Rosh Hashanah, the Head of the Year, and the start of the Aseres Yemei Teshuvah (Ten Days of Repentance), is associated with only one Biblical commandment – the blowing of the shofar. The mitzvah of shofar is so deeply connected to the essence of Rosh Hashanah that the Torah refers to Rosh Hashanah as "Yom Teruah" (Day of the Blowing).1 The mitzvah of shofar is steeped in symbolism – for centuries, the Jewish people risked their lives to hear the call of the shofar. In the Mishna, there is a discussion about blowing the shofar in confined areas and questions arose as to the validity of the performance since one is also distracted by the echo.2
The commentaries explain that this question came up during times of persecution when blowing the shofar was prohibited and Jews were forced to fulfill this commandment in secret. Even during the British occupation of the Holy Land it was forbidden to blow the shofar at the Western Wall and many Jews risked imprisonment to blow the shofar at the only remaining remnant of our Holy Temple.
There are numerous explanations for the mitzvah of blowing shofar. Since Rosh Hashanah is the day we proclaim Hashem’s Kingdom, it is fitting to blow wind instruments as was the custom at a coronation. In addition, as Rosh Hashanah is the start of the Ten Days of Repentance, we are alerted to take advantage of the King’s kindness and do teshuva during this period.3 This warning is accomplished by a loud blast of the shofar.
Another reason is to remind us of Matan Torah, which was preceded by blowing the shofar. A fourth reason is because the words of our prophets are compared to the shofar call.4 The shofar reminds us of the destruction of Jerusalem which was subject to the victorious trumpet blasts of our enemies. The shofar is also a reminder of the great Yiras Shomayim of our forefather Avraham when he was prepared to sacrifice his only son Yitzchok (a ram was substituted instead).5 The shofar also reminds us of the greatest Day of Judgment at the end of days, the ingathering of the Jewish people to our homeland and the raising of the departed when Moshiach comes.6 Furthermore, the shofar serves to confuse the Satan so he cannot effectively serve as a prosecutor during our judgment, so we may merit a merciful ruling.7
Most importantly, the Medrash tells us that when Hashem hears the call of the shofar He rises from the Throne of Justice and sits on the Throne of Mercy to review the personal accounts of each person on Rosh Hashanah.8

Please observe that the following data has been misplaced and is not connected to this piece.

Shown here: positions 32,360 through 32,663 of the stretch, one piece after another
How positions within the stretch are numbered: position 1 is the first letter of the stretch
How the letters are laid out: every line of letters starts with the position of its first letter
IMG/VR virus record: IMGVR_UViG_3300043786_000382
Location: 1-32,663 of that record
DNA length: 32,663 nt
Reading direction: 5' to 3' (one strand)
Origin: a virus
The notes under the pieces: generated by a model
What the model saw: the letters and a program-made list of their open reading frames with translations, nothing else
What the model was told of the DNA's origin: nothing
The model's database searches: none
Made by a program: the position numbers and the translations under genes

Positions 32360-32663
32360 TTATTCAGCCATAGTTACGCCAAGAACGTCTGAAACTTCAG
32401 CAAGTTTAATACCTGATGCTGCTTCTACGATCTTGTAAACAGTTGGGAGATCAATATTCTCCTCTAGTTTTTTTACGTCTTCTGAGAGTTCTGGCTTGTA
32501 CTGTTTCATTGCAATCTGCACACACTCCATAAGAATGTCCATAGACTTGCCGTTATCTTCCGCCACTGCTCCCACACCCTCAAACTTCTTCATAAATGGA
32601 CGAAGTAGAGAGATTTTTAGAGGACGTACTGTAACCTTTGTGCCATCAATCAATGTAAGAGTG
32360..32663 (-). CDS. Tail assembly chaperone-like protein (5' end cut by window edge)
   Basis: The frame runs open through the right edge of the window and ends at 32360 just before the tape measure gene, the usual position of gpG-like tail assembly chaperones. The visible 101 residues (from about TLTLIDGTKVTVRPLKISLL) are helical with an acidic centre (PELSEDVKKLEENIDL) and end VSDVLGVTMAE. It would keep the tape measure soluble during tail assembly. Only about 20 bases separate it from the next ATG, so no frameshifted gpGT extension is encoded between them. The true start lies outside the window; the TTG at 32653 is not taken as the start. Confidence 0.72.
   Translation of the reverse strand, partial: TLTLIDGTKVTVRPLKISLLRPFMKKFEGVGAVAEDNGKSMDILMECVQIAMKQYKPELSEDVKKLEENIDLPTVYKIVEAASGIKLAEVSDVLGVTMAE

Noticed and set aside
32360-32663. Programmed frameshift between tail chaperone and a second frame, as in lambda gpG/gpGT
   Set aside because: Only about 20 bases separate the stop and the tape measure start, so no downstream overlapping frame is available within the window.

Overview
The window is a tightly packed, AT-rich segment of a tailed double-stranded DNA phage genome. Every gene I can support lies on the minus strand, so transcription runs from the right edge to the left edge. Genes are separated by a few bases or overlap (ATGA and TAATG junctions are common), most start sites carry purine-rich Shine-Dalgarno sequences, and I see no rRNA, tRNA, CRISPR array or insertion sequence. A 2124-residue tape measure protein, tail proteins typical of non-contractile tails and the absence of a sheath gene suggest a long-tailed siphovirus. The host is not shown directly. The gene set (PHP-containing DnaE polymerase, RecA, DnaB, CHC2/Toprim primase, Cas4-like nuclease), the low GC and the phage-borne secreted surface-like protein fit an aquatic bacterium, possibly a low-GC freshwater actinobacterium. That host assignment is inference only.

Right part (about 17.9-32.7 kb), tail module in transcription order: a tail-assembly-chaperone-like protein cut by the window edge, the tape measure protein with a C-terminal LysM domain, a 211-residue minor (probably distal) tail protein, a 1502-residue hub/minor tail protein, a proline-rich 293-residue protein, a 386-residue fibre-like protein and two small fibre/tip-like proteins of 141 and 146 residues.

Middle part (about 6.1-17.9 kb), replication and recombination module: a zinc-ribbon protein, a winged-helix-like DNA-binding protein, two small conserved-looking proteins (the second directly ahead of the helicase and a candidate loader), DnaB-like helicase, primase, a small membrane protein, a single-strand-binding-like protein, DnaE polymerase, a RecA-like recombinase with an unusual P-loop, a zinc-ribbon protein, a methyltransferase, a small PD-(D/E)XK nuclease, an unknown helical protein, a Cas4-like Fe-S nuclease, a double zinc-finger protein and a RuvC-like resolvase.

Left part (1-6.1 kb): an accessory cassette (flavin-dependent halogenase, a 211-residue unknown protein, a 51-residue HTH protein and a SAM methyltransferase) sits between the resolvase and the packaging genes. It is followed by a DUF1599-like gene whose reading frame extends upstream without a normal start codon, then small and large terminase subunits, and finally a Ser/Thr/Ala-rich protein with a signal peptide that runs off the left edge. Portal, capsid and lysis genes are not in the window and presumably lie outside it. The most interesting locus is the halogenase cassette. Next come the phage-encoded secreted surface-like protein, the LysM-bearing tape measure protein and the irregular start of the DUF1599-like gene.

Although Rosh Hashanah is referred to as a "Day of Blowing", the actual mitzvah is to listen to the shofar sounds.9 In fact, the blessing on the shofar states, "…to listen to the call of the shofar". As mentioned, blowing in an area that is "echo prone" may invalidate the performance of the mitzvah even though one blew the shofar properly. This is proof that the essence of the mitzvah is actually hearing every blast of the shofar, not the act of blowing.
Making a shofar
The process of producing a kosher shofar has not changed much throughout the ages. Though the majority of shofros originate as rams’ horns, the Yemenite community traditionally utilizes the horn of an African antelope called the "kudu". A ram shofar has the additional benefit of reminding Hashem about the binding of our forefather Yitzchok. However, many horns are kosher for use as a shofar, unless they originate from cattle or a non-kosher species.10 Cattle horns remind Hashem of the sin of the Golden Calf and the Gemara refers to them only as "keren", as opposed to other horns which are called "shofar" as well.
An animal’s horn is constructed of soft bone tissues covered by an outer layer of keratin (the same material as fingernails). In order for a shofar to be kosher for the mitzvah, the inner tissue layer must be removed. This is accomplished by drying the horn for about a year. At this point, the inner layer is shriveled up and is easily removed. If one were to remove the core from the sheath and drill a hole through it, it would not be a kosher shofar.11 The shofar is placed in boiling water to sterilize any lingering bacteria and to facilitate the gentle scraping of any internal material clinging to the inside. The shofar is then left to dry. When it is dry, the tip of the keratin is carefully sawed off and a hole is drilled into the center of the shofar to form a mouthpiece. While flaring the mouthpiece allows for easier blowing, one should inspect the shofar to insure that the mouthpiece has not been distorted; as such a shofar is not preferred.12